Heads up from neighbour leads to cotton bush control.

All too often we hear the bad news about declared pests in our regions. Neighbouring properties, government land, and industry managed land gets the pointed finger, and for good reason.

Community pressure often leads to change.

However many people forget that a quick heads up and an offer of support can go a lot further.

In the Shire of Harvey, one neighbour approached another.

This neighbour had previously spent their own time and money trying to control a growing cotton bush infestation over the fence.

Cotton bush a weed that doesn’t respect property lines.

“It was very frustrating trying to control cotton bush that was re-infesting my property from an established problem over a fence. I was so relieved when my friendly heads up led to a massive effort by the new landowner to control and remove the cotton bush on his property,” the neighbour said.

The new landowner had unwittingly bought, along with his brand new patch of paradise, a long establish infestation of cotton bush.

The heads up was welcomed. The new landholder was unaware of the declared weed, cotton bush and its agricultural impacts, as well as the level of infestation on his own property.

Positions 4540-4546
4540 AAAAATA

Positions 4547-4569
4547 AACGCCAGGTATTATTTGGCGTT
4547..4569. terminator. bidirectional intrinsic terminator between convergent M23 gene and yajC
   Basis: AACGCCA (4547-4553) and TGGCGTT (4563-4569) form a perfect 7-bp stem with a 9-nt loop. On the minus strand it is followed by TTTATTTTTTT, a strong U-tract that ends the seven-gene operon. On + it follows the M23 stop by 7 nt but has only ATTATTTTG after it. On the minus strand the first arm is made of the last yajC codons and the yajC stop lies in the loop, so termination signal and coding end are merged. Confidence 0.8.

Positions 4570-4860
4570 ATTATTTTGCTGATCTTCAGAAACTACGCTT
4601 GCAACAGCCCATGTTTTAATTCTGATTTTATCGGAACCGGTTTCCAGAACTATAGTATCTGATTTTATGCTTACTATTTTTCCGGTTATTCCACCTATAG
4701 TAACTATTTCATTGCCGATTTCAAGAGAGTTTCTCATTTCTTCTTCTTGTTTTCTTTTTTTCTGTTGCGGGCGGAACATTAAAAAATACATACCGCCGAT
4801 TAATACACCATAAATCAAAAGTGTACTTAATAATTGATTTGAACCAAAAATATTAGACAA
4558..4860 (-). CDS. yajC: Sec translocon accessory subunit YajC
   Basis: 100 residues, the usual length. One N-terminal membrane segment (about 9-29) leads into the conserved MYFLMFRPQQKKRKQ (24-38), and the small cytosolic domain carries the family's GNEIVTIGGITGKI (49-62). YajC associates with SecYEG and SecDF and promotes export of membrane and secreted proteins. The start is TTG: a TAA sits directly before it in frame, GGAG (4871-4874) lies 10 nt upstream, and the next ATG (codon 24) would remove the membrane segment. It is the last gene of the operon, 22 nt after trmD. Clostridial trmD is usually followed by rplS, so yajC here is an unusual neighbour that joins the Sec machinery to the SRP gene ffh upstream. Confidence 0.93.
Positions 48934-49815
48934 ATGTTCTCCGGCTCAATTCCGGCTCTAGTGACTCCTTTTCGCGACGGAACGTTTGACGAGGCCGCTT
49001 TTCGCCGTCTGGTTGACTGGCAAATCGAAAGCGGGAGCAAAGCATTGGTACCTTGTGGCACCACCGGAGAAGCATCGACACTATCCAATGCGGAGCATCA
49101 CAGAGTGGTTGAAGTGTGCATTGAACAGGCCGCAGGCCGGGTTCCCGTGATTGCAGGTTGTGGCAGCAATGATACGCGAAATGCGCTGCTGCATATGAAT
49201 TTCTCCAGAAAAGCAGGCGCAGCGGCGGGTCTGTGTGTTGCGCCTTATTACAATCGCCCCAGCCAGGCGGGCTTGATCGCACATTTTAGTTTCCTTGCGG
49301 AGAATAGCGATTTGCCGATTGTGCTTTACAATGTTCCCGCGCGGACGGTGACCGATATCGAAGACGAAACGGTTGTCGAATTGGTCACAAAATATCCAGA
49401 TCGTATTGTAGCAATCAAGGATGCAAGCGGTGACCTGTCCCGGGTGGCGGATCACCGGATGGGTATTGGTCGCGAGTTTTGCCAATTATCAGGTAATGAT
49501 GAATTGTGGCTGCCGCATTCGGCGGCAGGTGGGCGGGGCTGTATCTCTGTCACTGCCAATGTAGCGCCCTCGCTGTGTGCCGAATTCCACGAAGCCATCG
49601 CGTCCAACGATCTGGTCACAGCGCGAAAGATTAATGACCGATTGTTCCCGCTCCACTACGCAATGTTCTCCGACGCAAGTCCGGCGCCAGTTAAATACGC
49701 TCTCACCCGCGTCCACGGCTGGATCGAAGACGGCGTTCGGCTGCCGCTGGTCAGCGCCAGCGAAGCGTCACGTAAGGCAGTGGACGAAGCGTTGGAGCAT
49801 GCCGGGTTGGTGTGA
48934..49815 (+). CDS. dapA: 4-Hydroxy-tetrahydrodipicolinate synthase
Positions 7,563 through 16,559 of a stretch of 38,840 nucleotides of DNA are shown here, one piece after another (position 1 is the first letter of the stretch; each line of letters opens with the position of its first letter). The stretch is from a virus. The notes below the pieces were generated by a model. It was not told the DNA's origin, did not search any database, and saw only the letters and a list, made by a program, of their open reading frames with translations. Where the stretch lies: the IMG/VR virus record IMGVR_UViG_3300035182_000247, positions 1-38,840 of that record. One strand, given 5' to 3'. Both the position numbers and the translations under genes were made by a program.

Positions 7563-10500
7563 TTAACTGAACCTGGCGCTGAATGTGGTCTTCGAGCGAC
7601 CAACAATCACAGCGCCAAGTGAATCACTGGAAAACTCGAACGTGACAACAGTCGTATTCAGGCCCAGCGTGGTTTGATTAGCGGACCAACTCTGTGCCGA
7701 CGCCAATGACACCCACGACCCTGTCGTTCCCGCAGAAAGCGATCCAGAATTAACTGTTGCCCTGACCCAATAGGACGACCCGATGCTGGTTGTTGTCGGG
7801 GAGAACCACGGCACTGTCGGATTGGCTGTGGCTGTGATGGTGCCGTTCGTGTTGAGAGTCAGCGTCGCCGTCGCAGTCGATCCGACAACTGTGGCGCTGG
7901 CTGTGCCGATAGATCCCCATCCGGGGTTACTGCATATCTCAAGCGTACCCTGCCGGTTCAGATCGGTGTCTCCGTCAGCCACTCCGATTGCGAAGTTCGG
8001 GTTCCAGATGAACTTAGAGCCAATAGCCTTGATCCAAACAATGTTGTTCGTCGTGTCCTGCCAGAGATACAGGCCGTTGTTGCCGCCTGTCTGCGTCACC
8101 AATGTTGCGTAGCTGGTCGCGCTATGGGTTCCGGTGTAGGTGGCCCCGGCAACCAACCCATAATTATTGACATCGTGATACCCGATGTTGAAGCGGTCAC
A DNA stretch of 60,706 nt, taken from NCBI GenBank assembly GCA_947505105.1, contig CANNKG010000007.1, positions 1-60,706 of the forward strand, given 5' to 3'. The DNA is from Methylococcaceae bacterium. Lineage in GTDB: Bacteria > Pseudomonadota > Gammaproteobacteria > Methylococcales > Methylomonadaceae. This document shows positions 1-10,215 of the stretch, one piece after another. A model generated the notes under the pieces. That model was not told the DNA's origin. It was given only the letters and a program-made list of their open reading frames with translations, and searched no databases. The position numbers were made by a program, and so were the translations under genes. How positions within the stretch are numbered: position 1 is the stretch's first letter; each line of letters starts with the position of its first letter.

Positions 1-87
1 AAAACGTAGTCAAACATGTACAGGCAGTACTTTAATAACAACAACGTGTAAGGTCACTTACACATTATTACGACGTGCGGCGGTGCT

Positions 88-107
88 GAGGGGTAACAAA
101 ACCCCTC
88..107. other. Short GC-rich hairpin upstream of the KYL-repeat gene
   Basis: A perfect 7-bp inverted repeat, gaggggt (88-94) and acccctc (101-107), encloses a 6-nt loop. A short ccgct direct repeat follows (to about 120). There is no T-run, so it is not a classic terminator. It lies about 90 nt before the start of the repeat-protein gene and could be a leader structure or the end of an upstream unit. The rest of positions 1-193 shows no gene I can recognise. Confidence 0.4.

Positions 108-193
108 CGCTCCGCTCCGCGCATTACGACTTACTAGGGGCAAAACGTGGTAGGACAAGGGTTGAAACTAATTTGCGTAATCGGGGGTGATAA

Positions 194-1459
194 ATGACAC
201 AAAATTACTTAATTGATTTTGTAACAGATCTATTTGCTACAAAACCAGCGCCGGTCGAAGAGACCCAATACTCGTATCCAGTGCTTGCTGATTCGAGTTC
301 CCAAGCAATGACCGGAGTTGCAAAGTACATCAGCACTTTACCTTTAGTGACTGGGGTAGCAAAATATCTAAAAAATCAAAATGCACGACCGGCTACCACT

“When I purchased my property I knew it had a cotton bush problem but I never really had any idea to how serious it was or could be,” said the landholder.

“Although I had the previous owner spray the cotton bush before purchasing, being late November the cotton bush had already seeded and though some were killed with the spraying, twice as much sprouted back up.

I received a call from the Peel Harvey Biosecurity Group (PHBG) around this time after my cotton bush infestation had been reported to them. The call really helped with the understanding of what is expected from property owners and the resources available to remove cotton bush.

I received enormous amounts of encouragement and information from them, notably the list and phone numbers of local spraying contractors and cotton bush removalists who you can pay to physically remove the weed.”

With help from the Peel Harvey Biosecurity Group and the Department of Primary Industries and Regional Development, the new landowner set about creating a management plan that would see mature plants removed and emergent seedlings managed.